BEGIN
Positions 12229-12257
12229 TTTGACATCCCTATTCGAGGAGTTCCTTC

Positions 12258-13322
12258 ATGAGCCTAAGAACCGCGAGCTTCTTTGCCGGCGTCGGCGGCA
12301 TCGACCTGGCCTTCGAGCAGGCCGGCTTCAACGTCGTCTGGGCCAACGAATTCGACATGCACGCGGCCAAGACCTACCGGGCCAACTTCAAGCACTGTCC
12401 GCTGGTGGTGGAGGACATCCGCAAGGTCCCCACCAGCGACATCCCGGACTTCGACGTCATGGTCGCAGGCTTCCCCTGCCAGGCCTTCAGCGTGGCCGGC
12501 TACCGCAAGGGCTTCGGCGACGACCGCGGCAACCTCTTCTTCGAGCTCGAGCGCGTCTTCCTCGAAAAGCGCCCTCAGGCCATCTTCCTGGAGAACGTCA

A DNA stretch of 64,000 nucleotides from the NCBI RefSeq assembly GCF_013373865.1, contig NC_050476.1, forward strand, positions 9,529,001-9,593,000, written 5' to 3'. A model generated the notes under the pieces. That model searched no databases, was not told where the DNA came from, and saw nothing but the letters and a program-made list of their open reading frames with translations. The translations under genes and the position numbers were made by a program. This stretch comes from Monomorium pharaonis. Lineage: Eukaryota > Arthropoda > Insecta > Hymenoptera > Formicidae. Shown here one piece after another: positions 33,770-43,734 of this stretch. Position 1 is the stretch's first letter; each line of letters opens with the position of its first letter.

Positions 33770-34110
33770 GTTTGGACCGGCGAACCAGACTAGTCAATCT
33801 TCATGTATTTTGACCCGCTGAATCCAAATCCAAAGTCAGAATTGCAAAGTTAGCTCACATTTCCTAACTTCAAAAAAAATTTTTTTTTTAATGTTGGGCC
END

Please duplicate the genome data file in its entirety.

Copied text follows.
Positions 12229-12257
12229 TTTGACATCCCTATTCGAGGAGTTCCTTC

Positions 12258-13322
12258 ATGAGCCTAAGAACCGCGAGCTTCTTTGCCGGCGTCGGCGGCA
12301 TCGACCTGGCCTTCGAGCAGGCCGGCTTCAACGTCGTCTGGGCCAACGAATTCGACATGCACGCGGCCAAGACCTACCGGGCCAACTTCAAGCACTGTCC
12401 GCTGGTGGTGGAGGACATCCGCAAGGTCCCCACCAGCGACATCCCGGACTTCGACGTCATGGTCGCAGGCTTCCCCTGCCAGGCCTTCAGCGTGGCCGGC
12501 TACCGCAAGGGCTTCGGCGACGACCGCGGCAACCTCTTCTTCGAGCTCGAGCGCGTCTTCCTCGAAAAGCGCCCTCAGGCCATCTTCCTGGAGAACGTCA

A DNA stretch of 64,000 nucleotides from the NCBI RefSeq assembly GCF_013373865.1, contig NC_050476.1, forward strand, positions 9,529,001-9,593,000, written 5' to 3'. A model generated the notes under the pieces. That model searched no databases, was not told where the DNA came from, and saw nothing but the letters and a program-made list of their open reading frames with translations. The translations under genes and the position numbers were made by a program. This stretch comes from Monomorium pharaonis. Lineage: Eukaryota > Arthropoda > Insecta > Hymenoptera > Formicidae. Shown here one piece after another: positions 33,770-43,734 of this stretch. Position 1 is the stretch's first letter; each line of letters opens with the position of its first letter.

Positions 33770-34110
33770 GTTTGGACCGGCGAACCAGACTAGTCAATCT
33801 TCATGTATTTTGACCCGCTGAATCCAAATCCAAAGTCAGAATTGCAAAGTTAGCTCACATTTCCTAACTTCAAAAAAAATTTTTTTTTTAATGTTGGGCC